Christmas is over and there is nothing to enjoy about winter anymore. But don't despair, there is something to pick you up out of those post-Christmas blues, as the Southbank Centre lauds 'humanity's power to endure and celebrates that which survives.'
Between 12th January - 31st March, their Literature and Spoken Word Season looks towards spring and the life that comes with it. There will be a mix of conversation, debate, poetry slams, dramatized readings, and spoken word performances.
Spring is all about new life, and so what better way to look towards the future than by honouring and paying tribute to young talent and fresh ideas?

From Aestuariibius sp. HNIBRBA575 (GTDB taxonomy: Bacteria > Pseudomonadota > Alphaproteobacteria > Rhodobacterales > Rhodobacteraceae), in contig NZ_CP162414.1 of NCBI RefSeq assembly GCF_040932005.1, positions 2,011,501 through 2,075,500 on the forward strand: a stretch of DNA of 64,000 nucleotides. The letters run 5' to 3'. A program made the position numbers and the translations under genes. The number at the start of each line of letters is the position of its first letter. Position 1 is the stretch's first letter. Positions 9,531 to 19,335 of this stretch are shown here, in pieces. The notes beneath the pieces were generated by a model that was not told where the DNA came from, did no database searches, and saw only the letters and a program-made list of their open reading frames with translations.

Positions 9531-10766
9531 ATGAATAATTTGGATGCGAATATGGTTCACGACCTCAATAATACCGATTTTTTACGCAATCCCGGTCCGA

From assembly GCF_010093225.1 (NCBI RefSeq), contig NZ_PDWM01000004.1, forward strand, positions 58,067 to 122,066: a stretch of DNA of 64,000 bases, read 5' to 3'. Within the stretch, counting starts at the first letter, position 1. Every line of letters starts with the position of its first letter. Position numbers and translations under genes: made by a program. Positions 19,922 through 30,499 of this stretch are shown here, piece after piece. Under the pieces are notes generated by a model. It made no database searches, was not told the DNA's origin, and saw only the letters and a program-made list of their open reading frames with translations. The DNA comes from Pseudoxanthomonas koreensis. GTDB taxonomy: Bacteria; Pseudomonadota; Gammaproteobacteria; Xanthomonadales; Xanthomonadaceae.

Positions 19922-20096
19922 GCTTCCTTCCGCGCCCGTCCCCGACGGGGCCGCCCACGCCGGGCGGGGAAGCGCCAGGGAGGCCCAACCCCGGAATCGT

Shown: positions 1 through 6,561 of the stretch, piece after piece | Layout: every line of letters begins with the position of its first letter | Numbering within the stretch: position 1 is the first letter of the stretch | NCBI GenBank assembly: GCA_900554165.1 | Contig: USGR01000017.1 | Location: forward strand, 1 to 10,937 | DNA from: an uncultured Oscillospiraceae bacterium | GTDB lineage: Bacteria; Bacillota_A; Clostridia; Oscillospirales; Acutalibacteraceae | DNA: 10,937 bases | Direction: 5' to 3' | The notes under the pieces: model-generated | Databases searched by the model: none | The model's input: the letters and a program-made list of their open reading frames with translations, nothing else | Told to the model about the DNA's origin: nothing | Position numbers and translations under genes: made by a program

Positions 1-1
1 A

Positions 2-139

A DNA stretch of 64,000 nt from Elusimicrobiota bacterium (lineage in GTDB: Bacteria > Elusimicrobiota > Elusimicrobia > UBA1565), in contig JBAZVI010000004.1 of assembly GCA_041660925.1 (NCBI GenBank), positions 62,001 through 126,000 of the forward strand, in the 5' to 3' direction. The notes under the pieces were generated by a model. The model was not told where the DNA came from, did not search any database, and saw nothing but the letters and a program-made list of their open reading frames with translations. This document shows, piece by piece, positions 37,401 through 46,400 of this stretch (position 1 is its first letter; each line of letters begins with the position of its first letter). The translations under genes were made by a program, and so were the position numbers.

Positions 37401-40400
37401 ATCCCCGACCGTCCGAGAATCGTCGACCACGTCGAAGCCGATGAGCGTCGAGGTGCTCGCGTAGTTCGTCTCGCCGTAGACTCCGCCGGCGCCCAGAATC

Highlights of the reason include a lively hip-hop performance of William Shakespeare's Richard II, and a discussion about the playwright's Enduring Legacy. Lavinia Greenlaw also adds a twist to a classic Greek myth; The Deepest Sorrow is inspired by the first line of Chaucer's poem Troilus and Criseyde, which is about a tragic Trojan love affair.
See old become new when the poet, Kate Tempest recites an epic tale of modern day gods to lively music in Brand New Ancients.
New writers are encouraged to become the novelists of tomorrow in a series of writing workshops that challenges you to write a Novel in a Year, while Tamar Yoseloff runs a poetry course. In the mean time, the TS Eliot Prize will give a poetry reading of shortlisted entries, hosted by Sir Ian McMillan, and judged by Ian Duhig, Vicki Feaver, and Imtiaz Dharker.